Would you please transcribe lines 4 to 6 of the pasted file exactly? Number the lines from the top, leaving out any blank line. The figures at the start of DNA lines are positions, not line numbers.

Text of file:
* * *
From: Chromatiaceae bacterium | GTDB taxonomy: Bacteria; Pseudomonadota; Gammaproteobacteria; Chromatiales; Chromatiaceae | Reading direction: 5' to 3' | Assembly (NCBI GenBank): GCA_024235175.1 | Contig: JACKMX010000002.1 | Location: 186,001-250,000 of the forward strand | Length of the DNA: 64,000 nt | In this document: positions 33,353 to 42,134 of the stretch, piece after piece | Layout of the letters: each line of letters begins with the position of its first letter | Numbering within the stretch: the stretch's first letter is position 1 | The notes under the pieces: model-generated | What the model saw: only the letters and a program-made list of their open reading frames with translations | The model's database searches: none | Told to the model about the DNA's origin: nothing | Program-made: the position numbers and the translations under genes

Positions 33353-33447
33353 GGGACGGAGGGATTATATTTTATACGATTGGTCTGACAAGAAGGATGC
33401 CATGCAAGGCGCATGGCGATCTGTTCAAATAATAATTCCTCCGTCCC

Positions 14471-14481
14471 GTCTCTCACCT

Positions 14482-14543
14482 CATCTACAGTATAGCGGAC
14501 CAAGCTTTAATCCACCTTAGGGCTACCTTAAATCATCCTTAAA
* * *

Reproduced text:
33401 CATGCAAGGCGCATGGCGATCTGTTCAAATAATAATTCCTCCGTCCC

Positions 14471-14481
14471 GTCTCTCACCT